Freddie Flintoff became tearful as he opened up about suffering from Bulimia in a moving documentary on BBC.
The 42-year-old former sportsman spoke honestly about his relationship with food and how it has been living with an eating disorder.
Freddie got the chance to speak to a 33-year-old man Jamie who has been having treatment for bulimia for the past 11 months.
As he sat down with Jamie and a female doctor, Freddie admitted: "I’ve never spoken to a doctor about it and I’ve never met another bulimic."
Telling them both that he's not even sure if he's comfortable talking about it to them, he said: "I got to the point where I was throwing up every meal, and I’m not going to lie, I enjoyed the results."
Jamie told Freddie about his relationship with food and how his eating disorder spiralled out of control.
When he told the former cricket player that feeling full can still be a trigger for him, Freddie explained: "I get that feeling with food every time I eat, I reckon.
"Even if I’m eating the best of stuff, I still feel guilty of whatever I put in my mouth."
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He continued: "I still find it hard saying bulimia. I don’t know if it’s being a bloke but you feel like you should be able to stop it."
The Top Gear presenter went on to admit that he became paranoid about his appearance.
"I got a kicking the press for being fat and I thought everyone was looking at me," he said.
"I’m genuinely worried when this programme goes out, the reaction, I don’t know how I’m going to deal with that. I don’t like being vulnerable."
Becoming visibly upset, he said: "I didn’t expect to have this conversation with you and have so many things hit home for me.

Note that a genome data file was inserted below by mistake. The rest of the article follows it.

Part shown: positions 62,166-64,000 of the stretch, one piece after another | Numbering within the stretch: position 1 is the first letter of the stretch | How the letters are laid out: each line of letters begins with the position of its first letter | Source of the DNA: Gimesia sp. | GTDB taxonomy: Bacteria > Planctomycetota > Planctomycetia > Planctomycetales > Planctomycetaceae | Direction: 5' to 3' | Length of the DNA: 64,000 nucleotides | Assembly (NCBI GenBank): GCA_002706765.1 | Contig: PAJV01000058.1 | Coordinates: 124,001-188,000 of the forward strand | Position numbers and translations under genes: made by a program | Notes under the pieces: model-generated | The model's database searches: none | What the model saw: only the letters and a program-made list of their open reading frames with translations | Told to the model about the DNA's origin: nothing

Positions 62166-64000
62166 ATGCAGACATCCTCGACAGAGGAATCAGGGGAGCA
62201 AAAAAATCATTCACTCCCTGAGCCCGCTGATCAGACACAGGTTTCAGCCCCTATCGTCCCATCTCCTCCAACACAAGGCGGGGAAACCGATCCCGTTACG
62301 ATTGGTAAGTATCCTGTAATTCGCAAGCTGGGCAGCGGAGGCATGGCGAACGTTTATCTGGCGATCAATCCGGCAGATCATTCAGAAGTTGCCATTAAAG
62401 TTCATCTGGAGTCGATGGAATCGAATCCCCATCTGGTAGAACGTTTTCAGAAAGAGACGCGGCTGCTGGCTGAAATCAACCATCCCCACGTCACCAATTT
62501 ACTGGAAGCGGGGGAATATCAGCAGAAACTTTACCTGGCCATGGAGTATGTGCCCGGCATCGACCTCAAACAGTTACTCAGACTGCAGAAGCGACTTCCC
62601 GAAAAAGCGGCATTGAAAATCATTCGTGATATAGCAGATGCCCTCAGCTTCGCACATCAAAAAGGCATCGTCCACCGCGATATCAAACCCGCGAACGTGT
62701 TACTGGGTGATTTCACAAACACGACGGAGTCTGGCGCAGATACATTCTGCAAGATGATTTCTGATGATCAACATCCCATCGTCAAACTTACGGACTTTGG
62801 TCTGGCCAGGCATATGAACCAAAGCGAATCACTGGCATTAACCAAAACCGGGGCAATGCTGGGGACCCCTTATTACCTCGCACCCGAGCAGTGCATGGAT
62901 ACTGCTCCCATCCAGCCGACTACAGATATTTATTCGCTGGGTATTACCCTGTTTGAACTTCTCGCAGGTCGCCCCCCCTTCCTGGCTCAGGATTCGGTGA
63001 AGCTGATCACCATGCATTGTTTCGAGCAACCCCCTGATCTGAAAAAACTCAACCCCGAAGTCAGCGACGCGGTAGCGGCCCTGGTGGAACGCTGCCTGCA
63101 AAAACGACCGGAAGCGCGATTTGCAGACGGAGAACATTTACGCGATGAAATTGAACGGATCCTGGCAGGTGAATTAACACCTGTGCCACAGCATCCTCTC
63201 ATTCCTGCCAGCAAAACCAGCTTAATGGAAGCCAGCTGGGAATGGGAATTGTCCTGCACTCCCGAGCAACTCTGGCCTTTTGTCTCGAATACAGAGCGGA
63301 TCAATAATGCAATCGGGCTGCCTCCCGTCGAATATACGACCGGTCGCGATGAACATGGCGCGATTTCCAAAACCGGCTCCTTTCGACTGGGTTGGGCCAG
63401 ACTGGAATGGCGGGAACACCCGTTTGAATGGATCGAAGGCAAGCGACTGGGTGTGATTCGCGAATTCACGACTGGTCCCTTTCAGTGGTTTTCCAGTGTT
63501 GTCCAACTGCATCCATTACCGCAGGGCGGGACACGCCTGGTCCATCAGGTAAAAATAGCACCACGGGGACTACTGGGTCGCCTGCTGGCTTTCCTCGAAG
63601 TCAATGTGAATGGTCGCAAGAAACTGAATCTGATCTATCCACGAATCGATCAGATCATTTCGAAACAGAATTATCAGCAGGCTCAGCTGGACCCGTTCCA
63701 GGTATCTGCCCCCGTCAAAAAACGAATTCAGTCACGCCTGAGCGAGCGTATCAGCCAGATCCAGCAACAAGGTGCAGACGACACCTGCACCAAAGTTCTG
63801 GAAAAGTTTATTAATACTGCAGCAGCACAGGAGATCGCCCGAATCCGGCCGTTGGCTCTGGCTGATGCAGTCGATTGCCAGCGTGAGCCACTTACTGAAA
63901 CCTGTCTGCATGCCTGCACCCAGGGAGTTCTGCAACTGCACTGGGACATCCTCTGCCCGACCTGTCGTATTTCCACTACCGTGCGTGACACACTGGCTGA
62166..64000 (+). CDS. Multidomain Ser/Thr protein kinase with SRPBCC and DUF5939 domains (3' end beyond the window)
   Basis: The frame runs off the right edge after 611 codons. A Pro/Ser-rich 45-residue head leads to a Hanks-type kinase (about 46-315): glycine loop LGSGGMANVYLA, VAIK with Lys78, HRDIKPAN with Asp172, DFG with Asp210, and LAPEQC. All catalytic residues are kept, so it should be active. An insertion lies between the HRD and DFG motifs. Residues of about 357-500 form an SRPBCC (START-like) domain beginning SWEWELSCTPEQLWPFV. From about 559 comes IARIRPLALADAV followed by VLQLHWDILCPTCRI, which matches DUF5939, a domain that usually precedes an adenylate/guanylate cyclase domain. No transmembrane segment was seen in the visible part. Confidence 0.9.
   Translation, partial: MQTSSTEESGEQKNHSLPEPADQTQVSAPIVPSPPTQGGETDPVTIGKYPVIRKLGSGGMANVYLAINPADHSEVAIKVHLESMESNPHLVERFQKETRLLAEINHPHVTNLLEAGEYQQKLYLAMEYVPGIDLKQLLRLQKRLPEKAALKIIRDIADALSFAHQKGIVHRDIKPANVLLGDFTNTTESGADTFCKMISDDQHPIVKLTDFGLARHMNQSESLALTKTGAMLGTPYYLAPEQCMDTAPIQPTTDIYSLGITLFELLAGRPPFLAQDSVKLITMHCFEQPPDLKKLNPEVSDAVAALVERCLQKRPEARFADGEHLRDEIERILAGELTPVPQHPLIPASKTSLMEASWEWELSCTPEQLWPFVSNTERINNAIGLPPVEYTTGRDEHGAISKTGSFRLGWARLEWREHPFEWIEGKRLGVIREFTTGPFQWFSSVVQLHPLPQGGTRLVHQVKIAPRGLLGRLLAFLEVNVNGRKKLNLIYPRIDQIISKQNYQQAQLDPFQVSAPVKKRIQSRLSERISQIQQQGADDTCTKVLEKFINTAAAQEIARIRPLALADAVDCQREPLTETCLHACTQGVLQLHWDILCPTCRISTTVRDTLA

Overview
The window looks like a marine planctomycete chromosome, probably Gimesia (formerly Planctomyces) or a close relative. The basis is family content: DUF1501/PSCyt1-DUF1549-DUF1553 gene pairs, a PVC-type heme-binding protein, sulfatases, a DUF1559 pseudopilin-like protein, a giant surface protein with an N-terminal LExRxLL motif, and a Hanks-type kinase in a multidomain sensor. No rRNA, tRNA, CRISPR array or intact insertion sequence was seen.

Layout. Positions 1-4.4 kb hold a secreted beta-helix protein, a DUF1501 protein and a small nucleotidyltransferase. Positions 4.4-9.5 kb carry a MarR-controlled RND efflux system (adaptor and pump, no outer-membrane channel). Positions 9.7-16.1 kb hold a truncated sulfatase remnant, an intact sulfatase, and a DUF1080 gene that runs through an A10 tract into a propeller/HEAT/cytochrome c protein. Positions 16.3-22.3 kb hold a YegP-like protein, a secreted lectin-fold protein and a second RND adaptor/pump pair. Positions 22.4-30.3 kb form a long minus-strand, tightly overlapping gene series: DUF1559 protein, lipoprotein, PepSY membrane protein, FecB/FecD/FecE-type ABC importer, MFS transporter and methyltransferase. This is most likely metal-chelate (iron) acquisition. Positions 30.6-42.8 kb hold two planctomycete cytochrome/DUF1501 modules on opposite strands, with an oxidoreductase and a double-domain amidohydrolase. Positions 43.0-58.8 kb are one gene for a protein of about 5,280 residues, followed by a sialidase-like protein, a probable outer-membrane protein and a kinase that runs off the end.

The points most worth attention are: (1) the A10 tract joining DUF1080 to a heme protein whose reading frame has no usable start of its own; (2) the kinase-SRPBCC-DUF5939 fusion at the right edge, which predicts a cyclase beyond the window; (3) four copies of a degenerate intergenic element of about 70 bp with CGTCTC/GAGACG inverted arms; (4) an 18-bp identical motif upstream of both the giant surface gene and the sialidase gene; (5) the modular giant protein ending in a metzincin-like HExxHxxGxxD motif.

"I’m welling up here and I don’t know why. I never cry, I never do."
Not enjoying the awkward silence, he then joked: "Someone speak, please!"
He then told Jamie and the doctor: "I didn’t expect all this, I just thought we were gonna have a chat. My mind’s whirring now."
He later added: "The more I spoke, the more I felt like I was trying to hide something. Which I don’t think I am.
"When that compulsion to be sick comes over me, or I feel really bad about food, I control that, it doesn’t control me. I have to have a word with myself."
Experts estimate that at least 1.5million people in the UK have an eating disorder like bulimia, of which 25% are male.
And yet, in this country, eating disorders are still considered to be an illness that teenage girls suffer with.
As a result, boys and men with eating disorders most often live in silence with the double stigma of having a mental health condition, and an illness that "only girls get".
If you have been affected by anything in this story, or if you're worried about your own or someone else's health, you can contact Beat, the UK's eating disorder charity, on 0808 801 0677 or beateatingdisorders.org.uk
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